Like so many “Christian” holidays, Halloween didn’t start out as a Christian holiday, but was originally a pagan celebration called Samhain.
The Origins of Samhain
Samhain was originally a Celtic celebration. Before the Romans and Christianity suppressed the Pagan priests, the start of the of the New Year was actually November 1 which meant that what we now call New Years Eve fell on October 31.
At the time, the Celts believed that on this date, the whole concept of time basically turned upside down and the present, the past, and the future blended into a single night. The barrier between the world of the living and the world of the dead was at it’s thinnest point and that evil spirits took advantage of this opportunity to pass from one world to the next. During this night, the Celtic priests had one very simple goal, prevent the evil spirits from passing through the veil and wrecking havoc on the world of the living.
While the priests worked hard to prevent evil spirits from passing through the veil, the general population covered themselves in skins and wore scary masks. This was done in an attempt to trick any evil spirts that managed to make it past the priests into thinking the costumed person was actually a cohort, and not someone with a harvestable soul.
In addition to wearing costumes, other ritualistic events that took place during Samhain included:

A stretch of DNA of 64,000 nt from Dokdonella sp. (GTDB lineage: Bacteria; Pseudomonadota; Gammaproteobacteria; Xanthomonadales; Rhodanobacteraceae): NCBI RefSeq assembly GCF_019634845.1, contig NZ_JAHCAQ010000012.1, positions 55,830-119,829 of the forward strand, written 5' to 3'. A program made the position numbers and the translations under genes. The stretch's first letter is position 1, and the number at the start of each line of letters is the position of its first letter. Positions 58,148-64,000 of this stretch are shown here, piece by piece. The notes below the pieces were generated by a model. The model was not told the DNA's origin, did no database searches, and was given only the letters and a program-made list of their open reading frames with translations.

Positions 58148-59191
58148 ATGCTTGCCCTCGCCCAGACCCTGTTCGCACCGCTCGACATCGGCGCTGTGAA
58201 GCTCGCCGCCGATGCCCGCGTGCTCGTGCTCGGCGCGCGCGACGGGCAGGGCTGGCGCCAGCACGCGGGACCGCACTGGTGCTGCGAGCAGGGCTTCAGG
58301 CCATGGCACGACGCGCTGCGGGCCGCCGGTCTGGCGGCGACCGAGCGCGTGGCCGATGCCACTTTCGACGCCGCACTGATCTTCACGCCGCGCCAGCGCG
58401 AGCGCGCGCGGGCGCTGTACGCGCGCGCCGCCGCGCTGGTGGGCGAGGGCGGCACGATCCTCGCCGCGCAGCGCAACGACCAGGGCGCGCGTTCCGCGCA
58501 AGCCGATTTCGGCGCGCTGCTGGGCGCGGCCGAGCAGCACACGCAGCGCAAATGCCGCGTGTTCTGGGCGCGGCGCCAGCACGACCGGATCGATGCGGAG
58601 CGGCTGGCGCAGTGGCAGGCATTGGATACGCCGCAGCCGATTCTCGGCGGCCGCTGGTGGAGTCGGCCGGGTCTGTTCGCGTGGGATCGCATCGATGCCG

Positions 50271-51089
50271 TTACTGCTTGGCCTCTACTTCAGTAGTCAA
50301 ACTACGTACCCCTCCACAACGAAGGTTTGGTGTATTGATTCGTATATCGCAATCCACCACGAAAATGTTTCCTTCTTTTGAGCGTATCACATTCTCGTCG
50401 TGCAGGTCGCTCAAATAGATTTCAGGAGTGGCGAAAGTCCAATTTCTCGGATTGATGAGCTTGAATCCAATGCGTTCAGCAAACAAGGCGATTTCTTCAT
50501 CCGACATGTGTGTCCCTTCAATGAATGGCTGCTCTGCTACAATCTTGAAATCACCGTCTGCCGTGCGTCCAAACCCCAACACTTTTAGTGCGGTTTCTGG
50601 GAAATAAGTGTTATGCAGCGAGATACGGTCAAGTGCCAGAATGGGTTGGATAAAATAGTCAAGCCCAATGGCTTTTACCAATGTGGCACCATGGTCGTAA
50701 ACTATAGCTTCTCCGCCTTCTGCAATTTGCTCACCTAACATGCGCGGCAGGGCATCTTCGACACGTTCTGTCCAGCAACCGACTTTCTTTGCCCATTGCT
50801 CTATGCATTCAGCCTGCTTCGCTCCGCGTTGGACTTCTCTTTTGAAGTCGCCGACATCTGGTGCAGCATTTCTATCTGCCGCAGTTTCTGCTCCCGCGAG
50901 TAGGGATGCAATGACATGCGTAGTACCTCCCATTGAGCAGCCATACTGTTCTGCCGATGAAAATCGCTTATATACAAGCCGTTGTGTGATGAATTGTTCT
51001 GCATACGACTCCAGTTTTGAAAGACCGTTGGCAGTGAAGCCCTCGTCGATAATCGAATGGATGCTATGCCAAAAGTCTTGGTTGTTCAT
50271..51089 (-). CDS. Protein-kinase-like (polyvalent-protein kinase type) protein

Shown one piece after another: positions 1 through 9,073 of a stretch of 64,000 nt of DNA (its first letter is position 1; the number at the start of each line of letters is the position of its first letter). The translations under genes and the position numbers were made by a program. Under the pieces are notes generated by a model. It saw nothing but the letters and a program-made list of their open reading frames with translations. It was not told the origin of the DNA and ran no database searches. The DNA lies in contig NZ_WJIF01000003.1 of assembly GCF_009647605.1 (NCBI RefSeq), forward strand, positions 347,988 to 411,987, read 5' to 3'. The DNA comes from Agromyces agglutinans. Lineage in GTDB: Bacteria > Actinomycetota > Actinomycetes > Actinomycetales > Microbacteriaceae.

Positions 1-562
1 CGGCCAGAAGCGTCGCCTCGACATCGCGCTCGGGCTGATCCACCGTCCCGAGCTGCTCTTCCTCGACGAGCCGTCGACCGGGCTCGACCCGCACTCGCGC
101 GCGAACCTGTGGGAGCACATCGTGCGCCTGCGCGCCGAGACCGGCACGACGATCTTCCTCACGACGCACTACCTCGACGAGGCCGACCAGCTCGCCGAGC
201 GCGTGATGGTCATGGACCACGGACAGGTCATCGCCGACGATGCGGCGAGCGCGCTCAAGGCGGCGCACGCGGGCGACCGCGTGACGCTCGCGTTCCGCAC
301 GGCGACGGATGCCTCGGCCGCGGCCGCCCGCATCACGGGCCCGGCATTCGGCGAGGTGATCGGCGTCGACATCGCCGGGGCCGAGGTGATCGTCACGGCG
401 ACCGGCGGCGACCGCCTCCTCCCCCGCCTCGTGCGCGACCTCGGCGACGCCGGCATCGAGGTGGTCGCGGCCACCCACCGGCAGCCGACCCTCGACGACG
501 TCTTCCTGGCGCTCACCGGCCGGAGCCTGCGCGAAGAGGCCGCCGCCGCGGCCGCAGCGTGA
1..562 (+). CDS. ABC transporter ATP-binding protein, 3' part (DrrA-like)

- Adding goats to cow herds (which had just been moved out of summer pastures) in order to protect the cattle from evil spirts
- Families lit large torches which they paraded around the perimeter of their property
- A traditional, traditional Dumb Supper was organized
- Sacrifices were made to various Celtic deities. These sacrifices were burned in huge bonfires
While Samhain typically focused on angry souls and evil spirts, there was one group of people who looked forward to the night. Any family who believed that fairies had stolen a loved one, eagerly prepared for Samhain because it was the one night when fairies were willing to negotiate a possible return of the lost soul.
The Metamorphosis into Halloween
When the Romans started gaining power, it didn’t take them long to take over the lands that belonged to the Celts. Part of this takeover involved forcing the people to celebrate Roman holidays and traditions. In the beginning, this involved an odd combination of Samhain and two Roman origin festivals (on October 31 they honored Feralia and on November 1, Pomona was honored).
As time passed (the Romans embraced the concept of Christianity. Finally, during the 7th Century, Pope Boniface IV declared that instead of celebrating Pomona on November 1, the day was actually All Saints Day and anyone involved in the Roman Empire, including the Celts, many of whom still clung to traditional Celtic beliefs, including Samhain, were to use the day to pay homage to Christian martyrs and saints. In an attempt to appease both the Pope who’d been forced upon them and their traditions, the Celts started calling October 31 All-hallows Eve which was eventually shortened to Halloween.
Although there were always some who celebrated Halloween, it wasn’t until large groups of Irish immigrated to the United States that many of the traditions that dated all the way back to Samhain, such as telling fortunes, lighting bonfires, dunking for apples, and wearing costumes, became a routine part of the Halloween celebrations.
Black, Susa Morgan. “Deeper Into Samhain.” The Druid Way, The Order of Bards, Ovates, & Druids, www.druidry.org/druid-way/teaching-and-practice/druid-festivals/samhain/deeper-samhain.
The History of Halloween. The Horror Zine, www.thehorrorzine.com/Odd/October/HistoryOfHalloween.html